According to class notes, dominance is a factor that influences reactance. The more dominance that people experience, the more likely they are to be reactant. Abstinence-only education can be seen as dominance because it imposes a set of moral values that don’t necessarily apply to everyone. This kind of dominance and imposition of core values will only make teens react more, especially teens who hold different core beliefs.

Based on this theory, abstinence-only education can be ineffective because reactance can cause teens to have unprotected sex in response to the perception that their sexual freedoms are being taken away. This not only limits the effectiveness of the intervention, but could actually cause an increase in the negative health outcome of unsafe sex. Based on Psychological Reactants Theory, abstinence-only interventions could actually be a risk factor for sexually transmitted infection and unwanted pregnancy.

Based on these three flaws, a new approach to the prevention of STDs and unintended pregnancy among teens is needed. My proposed intervention, titled My Body, My Choices, addresses all of the issues outlined above. This new intervention is a form of comprehensive sexual education to be delivered in a school setting. The intervention is based on a peer model and incorporates Motivational Interviewing to motivate safe sex behavior.

By not acknowledging the power of visceral influences on sexual behavior, abstinence- only interventions leave teens unprepared in sexual situations. A comprehensive approach to sex education which teaches both abstinence and provides information about contraception will ensure that if an adolescent finds themselves in a sexual situation, they will be prepared and have the tools they need to make the situation safe. The sexuality education programs proven to be most effective are programs which send a clear message about both abstinence and the use of contraception to reduce unintended pregnancies and STI transmission. [13]

My Body, My Choices will teach abstinence as an option, but it will also focus on being prepared to make healthy sexual choices and practice safer sex. It will focus on preparation in two ways, by teaching about contraception and by talking about visceral influences like passion and arousal and their impact on decision-making. Incorporating the topics of arousal and pleasure into sex education will better prepare adolescents for the reality of sexual experiences, and therefore increase the likelihood that they will make good decisions under difficult circumstances.

The Sexual Health Model shows the importance and impact of incorporating the issue of pleasure into sex education interventions. By talking about the reasons people have sex, we can help adolescents better understand their sexual behavior. A better understanding of sexual behavior promotes safe and healthy sexual practices. The Sexual Health Model views sex from a positive perspective and assumes that when people are aware of sexual pleasure and how it affects them, they are more capable of setting sexual boundaries. [14] My Body, My Choices will incorporate the topic of pleasure to help adolescents be more prepared and better equipped to practice safe sex.

The second flaw of abstinence-only education is that it doesn’t acknowledge the impact of gender on sexual behavior. To address this issue, My Body, My Choices will focus on the empowerment of women in sexual situations. The intervention will utilize peer models to teach negotiation and communication skills to young women. By using women as peer models, the men in the class will see women as strong, independent and capable partners. The potential impact of this would be a change in the social structure and gender norms that cause women to be more vulnerable to sexual risks.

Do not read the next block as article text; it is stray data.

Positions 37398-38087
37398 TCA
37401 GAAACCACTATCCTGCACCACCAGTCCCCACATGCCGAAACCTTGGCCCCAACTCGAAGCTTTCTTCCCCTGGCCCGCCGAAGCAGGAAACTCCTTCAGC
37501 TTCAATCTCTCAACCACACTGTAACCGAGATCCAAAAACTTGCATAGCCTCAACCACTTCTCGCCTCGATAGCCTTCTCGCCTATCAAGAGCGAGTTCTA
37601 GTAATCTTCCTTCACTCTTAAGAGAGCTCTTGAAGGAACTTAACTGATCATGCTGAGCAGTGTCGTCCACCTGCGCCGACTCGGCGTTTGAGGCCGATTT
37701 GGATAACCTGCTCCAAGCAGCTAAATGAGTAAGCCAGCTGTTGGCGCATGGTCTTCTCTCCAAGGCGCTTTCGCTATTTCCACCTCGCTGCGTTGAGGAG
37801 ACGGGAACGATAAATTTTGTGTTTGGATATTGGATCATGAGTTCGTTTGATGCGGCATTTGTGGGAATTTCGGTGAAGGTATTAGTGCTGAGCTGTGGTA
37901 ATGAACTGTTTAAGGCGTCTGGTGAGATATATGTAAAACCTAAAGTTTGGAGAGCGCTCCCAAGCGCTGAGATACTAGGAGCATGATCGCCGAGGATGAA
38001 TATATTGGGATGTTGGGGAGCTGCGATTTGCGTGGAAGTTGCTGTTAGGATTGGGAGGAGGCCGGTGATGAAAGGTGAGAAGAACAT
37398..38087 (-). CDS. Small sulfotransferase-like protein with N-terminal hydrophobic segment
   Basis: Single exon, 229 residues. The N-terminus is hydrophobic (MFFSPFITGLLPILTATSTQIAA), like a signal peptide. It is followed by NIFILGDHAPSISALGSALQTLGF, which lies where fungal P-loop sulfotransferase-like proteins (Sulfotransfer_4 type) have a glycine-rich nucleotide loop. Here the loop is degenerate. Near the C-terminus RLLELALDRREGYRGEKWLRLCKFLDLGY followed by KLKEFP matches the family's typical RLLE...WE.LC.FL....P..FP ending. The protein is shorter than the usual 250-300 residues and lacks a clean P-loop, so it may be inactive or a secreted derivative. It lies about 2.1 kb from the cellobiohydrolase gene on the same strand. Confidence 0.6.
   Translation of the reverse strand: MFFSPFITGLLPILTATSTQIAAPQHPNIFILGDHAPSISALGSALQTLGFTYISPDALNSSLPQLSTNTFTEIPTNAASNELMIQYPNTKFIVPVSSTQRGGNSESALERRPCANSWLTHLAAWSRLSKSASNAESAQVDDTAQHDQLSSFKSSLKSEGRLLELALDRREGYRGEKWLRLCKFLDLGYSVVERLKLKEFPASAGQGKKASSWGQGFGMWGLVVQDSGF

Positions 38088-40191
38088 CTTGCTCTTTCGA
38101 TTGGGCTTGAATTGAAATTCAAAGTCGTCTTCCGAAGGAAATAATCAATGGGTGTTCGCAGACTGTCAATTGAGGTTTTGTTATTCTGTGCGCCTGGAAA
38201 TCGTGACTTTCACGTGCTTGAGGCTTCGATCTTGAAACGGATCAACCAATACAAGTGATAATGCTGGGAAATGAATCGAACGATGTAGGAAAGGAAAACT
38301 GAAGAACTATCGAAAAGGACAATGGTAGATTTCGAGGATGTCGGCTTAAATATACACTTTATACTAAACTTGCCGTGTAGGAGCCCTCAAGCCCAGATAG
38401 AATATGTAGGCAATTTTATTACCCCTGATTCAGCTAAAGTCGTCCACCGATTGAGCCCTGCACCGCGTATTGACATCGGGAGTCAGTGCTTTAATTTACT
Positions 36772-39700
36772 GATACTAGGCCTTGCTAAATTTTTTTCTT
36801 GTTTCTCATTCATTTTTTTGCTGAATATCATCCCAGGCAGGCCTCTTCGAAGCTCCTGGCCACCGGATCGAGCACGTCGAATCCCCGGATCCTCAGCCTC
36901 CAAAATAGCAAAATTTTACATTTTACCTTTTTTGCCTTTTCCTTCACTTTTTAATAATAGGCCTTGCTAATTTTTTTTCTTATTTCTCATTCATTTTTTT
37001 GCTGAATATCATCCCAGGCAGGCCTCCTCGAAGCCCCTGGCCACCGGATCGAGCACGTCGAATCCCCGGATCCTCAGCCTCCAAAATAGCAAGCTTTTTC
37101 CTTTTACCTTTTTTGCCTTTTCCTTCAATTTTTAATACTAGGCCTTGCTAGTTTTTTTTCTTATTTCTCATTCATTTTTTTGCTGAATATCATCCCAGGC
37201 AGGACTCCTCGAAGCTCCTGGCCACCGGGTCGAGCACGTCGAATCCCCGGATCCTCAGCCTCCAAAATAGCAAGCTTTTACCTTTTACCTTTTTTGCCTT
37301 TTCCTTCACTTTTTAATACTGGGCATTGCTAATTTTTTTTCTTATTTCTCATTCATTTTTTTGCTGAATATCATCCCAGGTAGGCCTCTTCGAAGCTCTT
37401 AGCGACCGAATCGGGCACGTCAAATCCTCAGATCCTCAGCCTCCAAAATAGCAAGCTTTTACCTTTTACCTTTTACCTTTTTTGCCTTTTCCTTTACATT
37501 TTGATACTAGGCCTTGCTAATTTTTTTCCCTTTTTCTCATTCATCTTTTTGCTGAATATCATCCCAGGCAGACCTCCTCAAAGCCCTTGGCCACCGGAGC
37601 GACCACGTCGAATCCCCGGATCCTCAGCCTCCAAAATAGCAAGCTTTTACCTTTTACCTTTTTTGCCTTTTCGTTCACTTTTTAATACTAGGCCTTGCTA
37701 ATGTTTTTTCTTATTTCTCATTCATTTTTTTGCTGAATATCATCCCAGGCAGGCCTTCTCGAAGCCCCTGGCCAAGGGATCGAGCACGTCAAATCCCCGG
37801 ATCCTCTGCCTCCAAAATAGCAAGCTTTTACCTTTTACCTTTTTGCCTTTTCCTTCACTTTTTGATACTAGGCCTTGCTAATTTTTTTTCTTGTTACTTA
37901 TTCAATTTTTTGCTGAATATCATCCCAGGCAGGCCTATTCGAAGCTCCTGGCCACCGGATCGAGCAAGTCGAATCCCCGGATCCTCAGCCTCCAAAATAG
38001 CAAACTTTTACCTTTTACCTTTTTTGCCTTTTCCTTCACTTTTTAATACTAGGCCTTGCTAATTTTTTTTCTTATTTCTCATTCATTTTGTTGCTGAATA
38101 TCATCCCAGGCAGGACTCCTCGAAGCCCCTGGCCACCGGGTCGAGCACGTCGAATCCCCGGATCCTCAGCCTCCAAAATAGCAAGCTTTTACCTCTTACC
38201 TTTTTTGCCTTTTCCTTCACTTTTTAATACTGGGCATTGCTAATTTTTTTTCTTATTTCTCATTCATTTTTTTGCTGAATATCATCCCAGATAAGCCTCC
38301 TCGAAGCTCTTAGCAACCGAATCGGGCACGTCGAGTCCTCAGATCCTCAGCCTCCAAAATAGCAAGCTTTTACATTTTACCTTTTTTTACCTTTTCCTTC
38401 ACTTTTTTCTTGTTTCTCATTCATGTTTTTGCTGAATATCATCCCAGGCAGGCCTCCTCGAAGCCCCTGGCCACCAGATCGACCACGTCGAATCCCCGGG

For the women in the class, having another women acting as a peer model will increase their self-efficacy to set sexual boundaries, to negotiate safe sex and to walk away from a situation that is unsafe. Modeling Theory attempts to explain how people acquire new forms of behavior. The model assumes that individuals model other peoples’ actions and responses when addressing problems in their own lives. According to the theory, if the observer identifies with the model and sees the model as worth of imitation, he or she will be more likely to adopt the same behaviors and responses. [15]

The implications of this approach can be seen in an HIV prevention intervention based on the Theory of Gender and Power. This intervention utilized peer modeling of condom use and negotiation skills to strengthen women’s control over their sexuality. This intervention was successful in increasing both self-efficacy and self-esteem. In addition to this, women in the program demonstrated a greater commitment to changing their behaviors in order to practice safe sex. [9]

By using the peer-model framework, My Body, My Choices will aim to improve the self-efficacy of the women students in the class to avoid unprotected sex. Peer modeling also has the potential to impact gender stereotypes and change how men in the class view their female peers. Through this approach we can focus on changing social norms about sex and gender in the adolescent environment.

The third flaw of abstinence-only education is that it causes reactance in adolescents. In order to reduce reactance, My Body, My Choices will give back some of the freedoms that abstinence programs take away. By giving teens the option of having sex and showing them healthy ways to do so, the intervention will be less likely to cause reactance. The intervention will focus on empowering adolescents with choices and providing them the information they need to make choices about safe sex.